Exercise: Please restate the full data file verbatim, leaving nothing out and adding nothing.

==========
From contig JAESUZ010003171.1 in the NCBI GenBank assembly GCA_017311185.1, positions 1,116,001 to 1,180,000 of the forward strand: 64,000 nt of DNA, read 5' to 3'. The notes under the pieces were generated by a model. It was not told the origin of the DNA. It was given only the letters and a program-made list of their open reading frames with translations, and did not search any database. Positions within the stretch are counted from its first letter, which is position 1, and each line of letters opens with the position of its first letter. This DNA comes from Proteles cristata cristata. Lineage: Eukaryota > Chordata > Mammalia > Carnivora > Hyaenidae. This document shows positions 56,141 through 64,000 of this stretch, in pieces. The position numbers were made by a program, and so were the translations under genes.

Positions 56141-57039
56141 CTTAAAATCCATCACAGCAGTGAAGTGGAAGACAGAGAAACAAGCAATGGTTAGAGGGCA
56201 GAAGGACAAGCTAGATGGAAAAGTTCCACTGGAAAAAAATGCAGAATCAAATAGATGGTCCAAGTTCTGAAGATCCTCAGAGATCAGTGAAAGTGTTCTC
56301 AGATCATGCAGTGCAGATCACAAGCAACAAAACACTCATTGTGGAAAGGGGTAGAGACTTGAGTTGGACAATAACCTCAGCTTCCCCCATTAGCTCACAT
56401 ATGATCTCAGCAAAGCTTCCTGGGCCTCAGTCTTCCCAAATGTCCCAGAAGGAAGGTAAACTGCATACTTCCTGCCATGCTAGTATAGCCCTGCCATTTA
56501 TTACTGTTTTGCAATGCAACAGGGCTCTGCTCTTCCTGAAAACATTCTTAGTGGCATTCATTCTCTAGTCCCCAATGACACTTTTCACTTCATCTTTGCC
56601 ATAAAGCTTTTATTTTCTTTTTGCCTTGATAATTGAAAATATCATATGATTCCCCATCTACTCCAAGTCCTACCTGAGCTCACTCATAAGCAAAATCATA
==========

From contig JAESUZ010003171.1 in the NCBI GenBank assembly GCA_017311185.1, positions 1,116,001 to 1,180,000 of the forward strand: 64,000 nt of DNA, read 5' to 3'. The notes under the pieces were generated by a model. It was not told the origin of the DNA. It was given only the letters and a program-made list of their open reading frames with translations, and did not search any database. Positions within the stretch are counted from its first letter, which is position 1, and each line of letters opens with the position of its first letter. This DNA comes from Proteles cristata cristata. Lineage: Eukaryota > Chordata > Mammalia > Carnivora > Hyaenidae. This document shows positions 56,141 through 64,000 of this stretch, in pieces. The position numbers were made by a program, and so were the translations under genes.

Positions 56141-57039
56141 CTTAAAATCCATCACAGCAGTGAAGTGGAAGACAGAGAAACAAGCAATGGTTAGAGGGCA
56201 GAAGGACAAGCTAGATGGAAAAGTTCCACTGGAAAAAAATGCAGAATCAAATAGATGGTCCAAGTTCTGAAGATCCTCAGAGATCAGTGAAAGTGTTCTC
56301 AGATCATGCAGTGCAGATCACAAGCAACAAAACACTCATTGTGGAAAGGGGTAGAGACTTGAGTTGGACAATAACCTCAGCTTCCCCCATTAGCTCACAT
56401 ATGATCTCAGCAAAGCTTCCTGGGCCTCAGTCTTCCCAAATGTCCCAGAAGGAAGGTAAACTGCATACTTCCTGCCATGCTAGTATAGCCCTGCCATTTA
56501 TTACTGTTTTGCAATGCAACAGGGCTCTGCTCTTCCTGAAAACATTCTTAGTGGCATTCATTCTCTAGTCCCCAATGACACTTTTCACTTCATCTTTGCC
56601 ATAAAGCTTTTATTTTCTTTTTGCCTTGATAATTGAAAATATCATATGATTCCCCATCTACTCCAAGTCCTACCTGAGCTCACTCATAAGCAAAATCATA